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Proc Natl Acad Sci U S A. 2020 Feb 25;117(8):4320-4327. doi: 10.1073/pnas.1913810117. Epub 2020 Feb 11.

IGLV3-21*01 is an inherited risk factor for CLL through the acquisition of a single-point mutation enabling autonomous BCR signaling.

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Institute of Immunology, Ulm University, 89081 Ulm, Germany.
Department of Hematology, Leiden University Medical Center, 2333 ZA Leiden, The Netherlands.
Department of Internal Medicine III, Ulm University Hospital, 89081 Ulm, Germany.
Clinical and Experimental Onco-Hematology Unit, Centro di Riferimento Oncologico di Aviano, Istituto di Ricovero e Cura a Carattere Scientifico (IRCCS), 33081 Aviano, Italy.
Karches Center for Oncology Research, The Feinstein Institute for Medical Research, Northwell Health, Manhasset, NY 11030.
Division of Hematology, S. Eugenio Hospital and University of Tor Vergata, 00144 Rome, Italy.
Department of Clinical Genetics, Leiden University Medical Center, 2333 ZA Leiden, The Netherlands.
Department of Pathology, Leiden University Medical Center, 2333 ZA Leiden, The Netherlands.
B Cell Immunology, German Cancer Research Center, 69120 Heidelberg, Germany.
Biocrystallography Unit, Division of Immunology, Transplantation and Infectious Diseases, IRCCS San Raffaele Scientific Institute, 20132 Milan, Italy.
Transfusion Medicine, Medical Faculty of Tübingen and Center for Clinical Transfusion Medicine, Universitätsklinikum Tübingen, 72076 Tübingen, Germany.
Mass Cytometry Lab, German Rheumatism Research Center (DRFZ), a Leibniz Institute, 10117 Berlin, Germany.
Division of Experimental Oncology, Università Vita-Salute San Raffaele, 20132 Milan, Italy.
Institute of Applied Biosciences, Centre for Research and Technology Hellas, 57001 Thessaloniki, Greece.
Department of Hematology, Oncology, Clinical Immunology, and Rheumatology, Saarland University Medical School, 66421 Homburg/Saar, Germany.
José Carreras Institute for Immunology and Gene Therapy, Saarland University Medical School, 66421 Homburg/Saar, Germany.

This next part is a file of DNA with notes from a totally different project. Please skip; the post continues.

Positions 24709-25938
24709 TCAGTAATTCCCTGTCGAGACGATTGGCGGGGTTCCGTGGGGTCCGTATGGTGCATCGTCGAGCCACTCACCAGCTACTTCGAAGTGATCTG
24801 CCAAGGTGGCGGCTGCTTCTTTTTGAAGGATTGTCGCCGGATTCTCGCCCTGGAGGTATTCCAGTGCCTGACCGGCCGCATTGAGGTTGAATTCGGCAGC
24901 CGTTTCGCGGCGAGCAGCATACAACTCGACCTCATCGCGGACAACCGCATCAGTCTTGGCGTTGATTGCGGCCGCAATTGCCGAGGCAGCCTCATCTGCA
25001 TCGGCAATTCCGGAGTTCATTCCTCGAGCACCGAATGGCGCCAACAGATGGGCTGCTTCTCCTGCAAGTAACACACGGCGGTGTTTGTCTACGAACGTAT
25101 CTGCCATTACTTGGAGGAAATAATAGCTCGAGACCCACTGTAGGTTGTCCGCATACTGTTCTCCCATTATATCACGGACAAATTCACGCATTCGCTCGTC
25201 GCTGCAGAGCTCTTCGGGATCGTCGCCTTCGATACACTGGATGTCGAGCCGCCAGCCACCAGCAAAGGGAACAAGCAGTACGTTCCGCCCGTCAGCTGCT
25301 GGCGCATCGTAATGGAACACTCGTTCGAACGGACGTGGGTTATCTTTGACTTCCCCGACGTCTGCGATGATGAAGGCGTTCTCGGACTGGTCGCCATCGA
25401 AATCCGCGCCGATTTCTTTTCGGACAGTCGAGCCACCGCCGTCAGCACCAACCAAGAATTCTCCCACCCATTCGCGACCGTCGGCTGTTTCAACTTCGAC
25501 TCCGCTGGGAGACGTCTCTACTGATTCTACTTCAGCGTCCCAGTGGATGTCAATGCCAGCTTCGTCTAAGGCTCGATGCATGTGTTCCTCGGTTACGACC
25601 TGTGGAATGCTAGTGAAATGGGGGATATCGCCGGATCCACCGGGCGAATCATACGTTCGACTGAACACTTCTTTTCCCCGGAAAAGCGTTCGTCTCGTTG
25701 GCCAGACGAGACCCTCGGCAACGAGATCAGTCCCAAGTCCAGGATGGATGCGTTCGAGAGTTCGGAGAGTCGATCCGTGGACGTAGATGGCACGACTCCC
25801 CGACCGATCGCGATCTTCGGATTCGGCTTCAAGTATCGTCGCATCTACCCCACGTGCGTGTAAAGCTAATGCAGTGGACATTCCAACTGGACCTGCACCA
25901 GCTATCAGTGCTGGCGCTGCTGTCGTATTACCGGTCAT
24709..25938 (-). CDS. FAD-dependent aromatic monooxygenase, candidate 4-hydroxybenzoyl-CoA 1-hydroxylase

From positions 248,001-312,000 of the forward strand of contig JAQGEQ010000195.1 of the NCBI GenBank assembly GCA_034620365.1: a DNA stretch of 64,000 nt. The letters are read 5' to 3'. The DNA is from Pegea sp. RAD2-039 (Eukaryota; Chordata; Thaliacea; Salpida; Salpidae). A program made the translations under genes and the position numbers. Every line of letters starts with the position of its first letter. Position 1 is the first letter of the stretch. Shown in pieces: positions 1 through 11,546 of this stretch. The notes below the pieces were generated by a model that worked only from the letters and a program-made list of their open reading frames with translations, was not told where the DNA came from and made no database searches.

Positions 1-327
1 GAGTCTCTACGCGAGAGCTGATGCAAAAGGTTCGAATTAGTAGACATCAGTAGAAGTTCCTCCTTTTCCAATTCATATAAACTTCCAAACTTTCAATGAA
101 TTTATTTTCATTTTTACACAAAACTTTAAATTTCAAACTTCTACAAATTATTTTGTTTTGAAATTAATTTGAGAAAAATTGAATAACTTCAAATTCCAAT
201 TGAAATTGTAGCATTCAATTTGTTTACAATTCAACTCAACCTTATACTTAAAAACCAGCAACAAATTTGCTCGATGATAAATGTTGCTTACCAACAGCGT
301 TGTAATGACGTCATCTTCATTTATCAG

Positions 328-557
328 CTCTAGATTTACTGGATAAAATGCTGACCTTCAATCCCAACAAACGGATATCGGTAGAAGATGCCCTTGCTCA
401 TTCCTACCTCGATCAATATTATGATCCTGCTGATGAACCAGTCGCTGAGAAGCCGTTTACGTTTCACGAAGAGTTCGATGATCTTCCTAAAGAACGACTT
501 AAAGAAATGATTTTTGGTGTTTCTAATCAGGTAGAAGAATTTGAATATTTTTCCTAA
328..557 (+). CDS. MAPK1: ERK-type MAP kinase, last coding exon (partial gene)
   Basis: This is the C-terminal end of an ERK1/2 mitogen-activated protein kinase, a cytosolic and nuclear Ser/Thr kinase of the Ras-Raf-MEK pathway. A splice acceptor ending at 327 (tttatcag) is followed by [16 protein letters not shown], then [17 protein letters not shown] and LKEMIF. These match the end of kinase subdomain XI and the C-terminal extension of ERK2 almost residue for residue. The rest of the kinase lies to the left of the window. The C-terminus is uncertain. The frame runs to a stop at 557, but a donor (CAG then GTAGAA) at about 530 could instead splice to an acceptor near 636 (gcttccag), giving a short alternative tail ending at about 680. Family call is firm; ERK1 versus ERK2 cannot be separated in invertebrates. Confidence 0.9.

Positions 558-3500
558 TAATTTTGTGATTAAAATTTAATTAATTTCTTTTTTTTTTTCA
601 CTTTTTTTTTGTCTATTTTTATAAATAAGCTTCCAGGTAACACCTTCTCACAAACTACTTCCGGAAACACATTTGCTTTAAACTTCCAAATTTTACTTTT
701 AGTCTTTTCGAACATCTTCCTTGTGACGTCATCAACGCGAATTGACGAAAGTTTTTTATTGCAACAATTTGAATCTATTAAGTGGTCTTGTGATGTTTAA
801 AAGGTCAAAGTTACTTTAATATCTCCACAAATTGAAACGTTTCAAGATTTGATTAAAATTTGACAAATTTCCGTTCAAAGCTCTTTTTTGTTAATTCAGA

Institute of Immunology, Ulm University, 89081 Ulm, Germany;


The prognosis of chronic lymphocytic leukemia (CLL) depends on different markers, including cytogenetic aberrations, oncogenic mutations, and mutational status of the immunoglobulin (Ig) heavy-chain variable (IGHV) gene. The number of IGHV mutations distinguishes mutated (M) CLL with a markedly superior prognosis from unmutated (UM) CLL cases. In addition, B cell antigen receptor (BCR) stereotypes as defined by IGHV usage and complementarity-determining regions (CDRs) classify ∼30% of CLL cases into prognostically important subsets. Subset 2 expresses a BCR with the combination of IGHV3-21-derived heavy chains (HCs) with IGLV3-21-derived light chains (LCs), and is associated with an unfavorable prognosis. Importantly, the subset 2 LC carries a single-point mutation, termed R110, at the junction between the variable and constant LC regions. By analyzing 4 independent clinical cohorts through BCR sequencing and by immunophenotyping with antibodies specifically recognizing wild-type IGLV3-21 and R110-mutated IGLV3-21 (IGLV3-21R110), we show that IGLV3-21R110-expressing CLL represents a distinct subset with poor prognosis independent of IGHV mutations. Compared with other alleles, only IGLV3-21*01 facilitates effective homotypic BCR-BCR interaction that results in autonomous, oncogenic BCR signaling after acquiring R110 as a single-point mutation. Presumably, this mutation acts as a standalone driver that transforms IGLV3-21*01-expressing B cells to develop CLL. Thus, we propose to expand the conventional definition of CLL subset 2 to subset 2L by including all IGLV3-21R110-expressing CLL cases regardless of IGHV mutational status. Moreover, the generation of monoclonal antibodies recognizing IGLV3-21 or mutated IGLV3-21R110 facilitates the recognition of B cells carrying this mutation in CLL patients or healthy donors.


B cell antigen receptor (BCR); autonomous BCR signaling; chronic lymphocytic leukemia (CLL); immunoglobulin allele IGLV3-21*01

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Conflict of interest statement

Competing interest statement: H.J. is a cofounder of AVA LifeScience GmbH that has filed patents on antibodies recognizing structures involved in autonomous BCR signaling.

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